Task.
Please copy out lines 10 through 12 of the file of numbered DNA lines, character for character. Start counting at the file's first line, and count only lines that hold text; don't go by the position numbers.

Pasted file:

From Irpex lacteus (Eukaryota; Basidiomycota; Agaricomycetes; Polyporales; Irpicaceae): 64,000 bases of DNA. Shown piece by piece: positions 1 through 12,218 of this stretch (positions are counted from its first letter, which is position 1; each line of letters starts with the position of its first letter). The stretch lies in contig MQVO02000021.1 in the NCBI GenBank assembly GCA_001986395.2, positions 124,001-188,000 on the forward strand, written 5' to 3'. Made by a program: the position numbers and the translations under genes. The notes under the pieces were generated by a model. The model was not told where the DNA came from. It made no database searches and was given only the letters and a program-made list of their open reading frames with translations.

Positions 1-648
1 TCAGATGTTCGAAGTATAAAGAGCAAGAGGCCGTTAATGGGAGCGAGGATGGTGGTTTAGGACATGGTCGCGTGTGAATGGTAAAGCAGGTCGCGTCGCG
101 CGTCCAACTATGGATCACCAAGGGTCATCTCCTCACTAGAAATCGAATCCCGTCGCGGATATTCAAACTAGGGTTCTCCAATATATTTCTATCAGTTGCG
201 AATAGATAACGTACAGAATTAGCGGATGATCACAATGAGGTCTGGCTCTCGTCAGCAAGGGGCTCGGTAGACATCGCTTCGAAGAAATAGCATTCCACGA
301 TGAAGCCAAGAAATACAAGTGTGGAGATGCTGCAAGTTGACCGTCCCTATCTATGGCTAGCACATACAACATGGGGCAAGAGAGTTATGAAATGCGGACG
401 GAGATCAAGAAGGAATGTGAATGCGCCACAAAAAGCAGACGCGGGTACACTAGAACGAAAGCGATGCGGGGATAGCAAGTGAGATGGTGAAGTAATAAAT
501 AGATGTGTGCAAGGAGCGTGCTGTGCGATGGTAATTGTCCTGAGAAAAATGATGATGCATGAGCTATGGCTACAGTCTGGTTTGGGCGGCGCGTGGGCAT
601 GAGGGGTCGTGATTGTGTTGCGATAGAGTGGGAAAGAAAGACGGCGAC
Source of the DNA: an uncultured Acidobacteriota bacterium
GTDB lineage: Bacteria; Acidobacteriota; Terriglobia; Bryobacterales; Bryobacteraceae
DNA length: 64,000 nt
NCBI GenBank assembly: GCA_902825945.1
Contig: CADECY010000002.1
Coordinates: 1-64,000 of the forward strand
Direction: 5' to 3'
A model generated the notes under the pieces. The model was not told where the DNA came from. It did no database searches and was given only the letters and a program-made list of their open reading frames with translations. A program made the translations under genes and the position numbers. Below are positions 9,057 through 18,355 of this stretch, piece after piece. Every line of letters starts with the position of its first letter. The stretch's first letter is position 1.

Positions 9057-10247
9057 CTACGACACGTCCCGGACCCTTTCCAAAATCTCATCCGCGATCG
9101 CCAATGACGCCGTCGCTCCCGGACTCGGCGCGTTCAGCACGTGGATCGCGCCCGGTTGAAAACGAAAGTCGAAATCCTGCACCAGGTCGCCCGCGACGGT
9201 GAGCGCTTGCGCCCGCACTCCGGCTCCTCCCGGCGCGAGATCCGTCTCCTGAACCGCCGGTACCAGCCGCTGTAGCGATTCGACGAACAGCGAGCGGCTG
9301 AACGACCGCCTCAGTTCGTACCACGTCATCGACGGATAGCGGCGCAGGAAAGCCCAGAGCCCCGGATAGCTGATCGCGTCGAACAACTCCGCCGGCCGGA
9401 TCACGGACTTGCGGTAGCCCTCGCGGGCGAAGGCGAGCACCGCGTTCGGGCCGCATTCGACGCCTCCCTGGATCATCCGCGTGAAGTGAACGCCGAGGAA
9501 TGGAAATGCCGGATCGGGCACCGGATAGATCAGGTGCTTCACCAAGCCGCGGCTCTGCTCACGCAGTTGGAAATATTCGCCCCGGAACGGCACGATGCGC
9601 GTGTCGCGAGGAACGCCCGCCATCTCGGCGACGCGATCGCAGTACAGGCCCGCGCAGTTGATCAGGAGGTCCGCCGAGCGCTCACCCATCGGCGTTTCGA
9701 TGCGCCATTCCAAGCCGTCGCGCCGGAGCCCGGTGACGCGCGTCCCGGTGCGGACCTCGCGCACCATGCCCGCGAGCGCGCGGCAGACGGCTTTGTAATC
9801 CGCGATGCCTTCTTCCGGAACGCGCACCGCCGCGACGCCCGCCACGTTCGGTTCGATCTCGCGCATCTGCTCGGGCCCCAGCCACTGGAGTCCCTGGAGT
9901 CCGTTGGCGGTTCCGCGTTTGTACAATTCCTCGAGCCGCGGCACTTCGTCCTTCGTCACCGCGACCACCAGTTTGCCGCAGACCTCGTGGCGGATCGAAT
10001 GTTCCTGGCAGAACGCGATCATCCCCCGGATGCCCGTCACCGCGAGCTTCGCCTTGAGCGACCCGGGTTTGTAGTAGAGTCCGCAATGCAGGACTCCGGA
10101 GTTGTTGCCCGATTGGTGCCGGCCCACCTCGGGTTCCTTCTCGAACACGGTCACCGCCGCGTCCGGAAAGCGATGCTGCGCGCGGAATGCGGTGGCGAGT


Source of the DNA: an uncultured Acidobacteriota bacterium
GTDB lineage: Bacteria; Acidobacteriota; Terriglobia; Bryobacterales; Bryobacteraceae
DNA length: 64,000 nt